The Economies of Latin America: New Cliometric Data

By César Yáñez; Albert Carreras | Go to book overview

11
PUBLIC REVENUES IN BOLIVIA, 1900–311

José Alejandro Peres Cajías


Introduction

Latin American economic history is not always able to take regional economic diversity into account. The main reason is the lack of quantitative data which is particularly severe in the case of Bolivia. The present study goes one step towards remedying this with a presentation of two long-term series. Revising primary data brings a) the central state’s fiscal income between 1900 and 1931; b) the mining fiscal burden between 1900 and 1929. However, this study goes beyond a mere descriptive strategy and proposes some interpretative clues to understand income evolution. The point is to study the Bolivian public finances taking into account its own restrictions. Undoubtedly, the central state fiscal income was strongly determined by the trade taxes. But looking at the profitability and – paradoxically – the stability of all the revenue sources, there was not a real option in the short or medium term. This research also shows that the mining fiscal burden grew considerably in the 1920s.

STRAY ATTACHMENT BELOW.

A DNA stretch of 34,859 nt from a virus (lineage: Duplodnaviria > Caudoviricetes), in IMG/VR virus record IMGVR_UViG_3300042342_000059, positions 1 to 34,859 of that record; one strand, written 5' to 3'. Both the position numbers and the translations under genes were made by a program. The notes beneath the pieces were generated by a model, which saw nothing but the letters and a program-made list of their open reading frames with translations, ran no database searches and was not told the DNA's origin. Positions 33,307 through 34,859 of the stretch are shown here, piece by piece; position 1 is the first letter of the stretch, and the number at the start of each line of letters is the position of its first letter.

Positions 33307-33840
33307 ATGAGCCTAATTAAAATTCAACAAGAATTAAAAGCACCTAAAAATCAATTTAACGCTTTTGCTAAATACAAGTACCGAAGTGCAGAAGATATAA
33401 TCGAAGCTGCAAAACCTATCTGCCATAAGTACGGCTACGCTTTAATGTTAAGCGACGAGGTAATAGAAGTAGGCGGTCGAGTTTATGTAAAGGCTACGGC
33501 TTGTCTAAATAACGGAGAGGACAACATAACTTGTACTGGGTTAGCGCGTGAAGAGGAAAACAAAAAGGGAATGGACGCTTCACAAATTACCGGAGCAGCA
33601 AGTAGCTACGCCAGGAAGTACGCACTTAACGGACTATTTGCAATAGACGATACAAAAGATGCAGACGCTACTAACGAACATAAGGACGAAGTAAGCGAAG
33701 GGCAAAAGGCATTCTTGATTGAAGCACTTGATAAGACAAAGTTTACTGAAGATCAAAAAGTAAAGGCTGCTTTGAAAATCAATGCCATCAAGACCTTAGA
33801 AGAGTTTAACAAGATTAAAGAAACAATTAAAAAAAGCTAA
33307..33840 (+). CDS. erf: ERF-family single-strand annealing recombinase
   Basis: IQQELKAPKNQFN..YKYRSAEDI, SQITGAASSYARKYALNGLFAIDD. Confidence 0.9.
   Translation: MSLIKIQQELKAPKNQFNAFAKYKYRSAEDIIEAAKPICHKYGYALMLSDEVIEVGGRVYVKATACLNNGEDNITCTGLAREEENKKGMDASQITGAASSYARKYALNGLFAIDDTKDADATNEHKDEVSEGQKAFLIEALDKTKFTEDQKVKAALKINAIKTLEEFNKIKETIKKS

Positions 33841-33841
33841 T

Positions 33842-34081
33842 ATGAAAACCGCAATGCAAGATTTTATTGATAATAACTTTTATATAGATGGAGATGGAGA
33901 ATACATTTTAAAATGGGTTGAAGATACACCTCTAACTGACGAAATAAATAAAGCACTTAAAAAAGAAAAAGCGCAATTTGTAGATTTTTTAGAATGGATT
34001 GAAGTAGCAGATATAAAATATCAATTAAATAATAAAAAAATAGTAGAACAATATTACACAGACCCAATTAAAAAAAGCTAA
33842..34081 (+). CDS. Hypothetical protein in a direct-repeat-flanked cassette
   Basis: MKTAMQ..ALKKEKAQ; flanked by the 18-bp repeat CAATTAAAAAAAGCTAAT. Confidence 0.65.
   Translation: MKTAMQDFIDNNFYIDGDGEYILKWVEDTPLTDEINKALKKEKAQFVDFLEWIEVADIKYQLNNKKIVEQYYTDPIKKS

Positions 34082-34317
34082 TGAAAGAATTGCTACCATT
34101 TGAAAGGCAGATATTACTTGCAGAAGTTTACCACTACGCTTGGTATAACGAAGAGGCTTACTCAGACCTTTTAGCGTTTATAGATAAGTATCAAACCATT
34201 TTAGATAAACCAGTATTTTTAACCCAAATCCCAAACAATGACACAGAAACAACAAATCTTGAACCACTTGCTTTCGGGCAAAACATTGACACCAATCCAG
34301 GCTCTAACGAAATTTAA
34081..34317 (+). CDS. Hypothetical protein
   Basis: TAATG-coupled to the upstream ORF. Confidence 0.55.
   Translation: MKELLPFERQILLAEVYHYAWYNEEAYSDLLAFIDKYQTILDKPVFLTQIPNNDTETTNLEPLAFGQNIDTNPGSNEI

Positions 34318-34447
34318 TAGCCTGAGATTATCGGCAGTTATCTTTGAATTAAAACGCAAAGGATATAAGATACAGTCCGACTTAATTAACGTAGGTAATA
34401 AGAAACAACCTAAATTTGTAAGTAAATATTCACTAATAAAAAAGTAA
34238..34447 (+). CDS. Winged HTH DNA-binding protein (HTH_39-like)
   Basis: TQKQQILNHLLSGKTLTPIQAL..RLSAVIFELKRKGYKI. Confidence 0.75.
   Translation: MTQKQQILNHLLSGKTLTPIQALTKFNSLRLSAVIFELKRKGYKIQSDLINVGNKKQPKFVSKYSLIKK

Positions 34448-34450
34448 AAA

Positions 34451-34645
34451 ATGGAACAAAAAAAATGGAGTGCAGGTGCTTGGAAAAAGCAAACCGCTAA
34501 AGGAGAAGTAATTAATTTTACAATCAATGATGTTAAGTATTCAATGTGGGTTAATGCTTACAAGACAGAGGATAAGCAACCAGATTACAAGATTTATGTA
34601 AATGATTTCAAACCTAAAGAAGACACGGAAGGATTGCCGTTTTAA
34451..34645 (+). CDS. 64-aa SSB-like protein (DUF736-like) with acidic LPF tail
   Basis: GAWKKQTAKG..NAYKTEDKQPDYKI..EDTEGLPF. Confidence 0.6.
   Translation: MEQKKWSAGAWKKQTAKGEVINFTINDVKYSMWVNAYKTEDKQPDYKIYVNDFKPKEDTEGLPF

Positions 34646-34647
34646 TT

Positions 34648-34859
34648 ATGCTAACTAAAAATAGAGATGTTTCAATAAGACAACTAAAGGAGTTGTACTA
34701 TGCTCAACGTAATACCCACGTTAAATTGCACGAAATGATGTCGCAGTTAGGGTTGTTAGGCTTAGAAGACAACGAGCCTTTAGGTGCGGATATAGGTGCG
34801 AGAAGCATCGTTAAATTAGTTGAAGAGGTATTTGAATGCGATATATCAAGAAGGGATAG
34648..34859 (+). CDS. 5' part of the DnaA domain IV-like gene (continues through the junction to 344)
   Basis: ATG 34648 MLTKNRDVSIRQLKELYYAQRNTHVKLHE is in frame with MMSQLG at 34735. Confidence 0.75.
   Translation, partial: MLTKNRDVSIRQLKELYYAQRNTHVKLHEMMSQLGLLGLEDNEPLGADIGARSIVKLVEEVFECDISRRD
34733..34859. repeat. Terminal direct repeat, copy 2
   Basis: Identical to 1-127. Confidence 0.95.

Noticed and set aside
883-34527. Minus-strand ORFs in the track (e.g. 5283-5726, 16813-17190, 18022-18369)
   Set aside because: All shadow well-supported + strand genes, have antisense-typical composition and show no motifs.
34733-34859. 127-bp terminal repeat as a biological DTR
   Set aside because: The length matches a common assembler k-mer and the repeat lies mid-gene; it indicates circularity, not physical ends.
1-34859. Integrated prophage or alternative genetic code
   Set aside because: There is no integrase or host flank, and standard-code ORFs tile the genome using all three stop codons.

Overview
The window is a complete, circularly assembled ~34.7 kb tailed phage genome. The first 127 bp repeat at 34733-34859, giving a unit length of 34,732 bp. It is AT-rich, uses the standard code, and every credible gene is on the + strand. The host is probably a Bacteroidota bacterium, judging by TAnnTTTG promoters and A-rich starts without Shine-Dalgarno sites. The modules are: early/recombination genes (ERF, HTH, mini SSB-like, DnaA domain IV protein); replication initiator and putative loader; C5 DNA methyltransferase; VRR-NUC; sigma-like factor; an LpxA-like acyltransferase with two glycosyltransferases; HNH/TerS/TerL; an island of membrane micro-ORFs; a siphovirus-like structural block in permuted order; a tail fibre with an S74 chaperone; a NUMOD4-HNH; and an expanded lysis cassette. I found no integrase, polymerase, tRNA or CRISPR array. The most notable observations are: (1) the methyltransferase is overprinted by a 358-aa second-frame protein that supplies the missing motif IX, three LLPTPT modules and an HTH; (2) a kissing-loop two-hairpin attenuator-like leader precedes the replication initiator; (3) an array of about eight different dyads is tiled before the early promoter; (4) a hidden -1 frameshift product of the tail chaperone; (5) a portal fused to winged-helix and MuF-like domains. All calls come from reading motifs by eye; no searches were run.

Economic history cannot always encompass the great economic diversity of Latin America. It is not unusual to find works understanding and defining the region basically from the study of the more developed countries in relative terms. This option can constitute a methodological approach. Nevertheless, it is usually no more than a resignation due to the lack of data, especially quantitative data.

Significant efforts taking into account every Latin American state are being made to fill the blanks.2 This paper has the same approach and provides long-term series in the case of Bolivian economy, which is one of the cases with less quantitative evidence. Two fiscal series are brought forward. These series are reconstructed using a wide primary data compilation. In the first place, the real fiscal revenues of the Bolivian central government between 1900 and 1931, reconstructed in accordance with international parameters and also a significant level of disaggregation. The second series is the reconstruction of all real tax contributions made by the mining industry to the central government between 1900 and 1929.

Furthermore, apart from the quantitative evidence, some interpretative clues are given in order to understand the role of public finances during the first third

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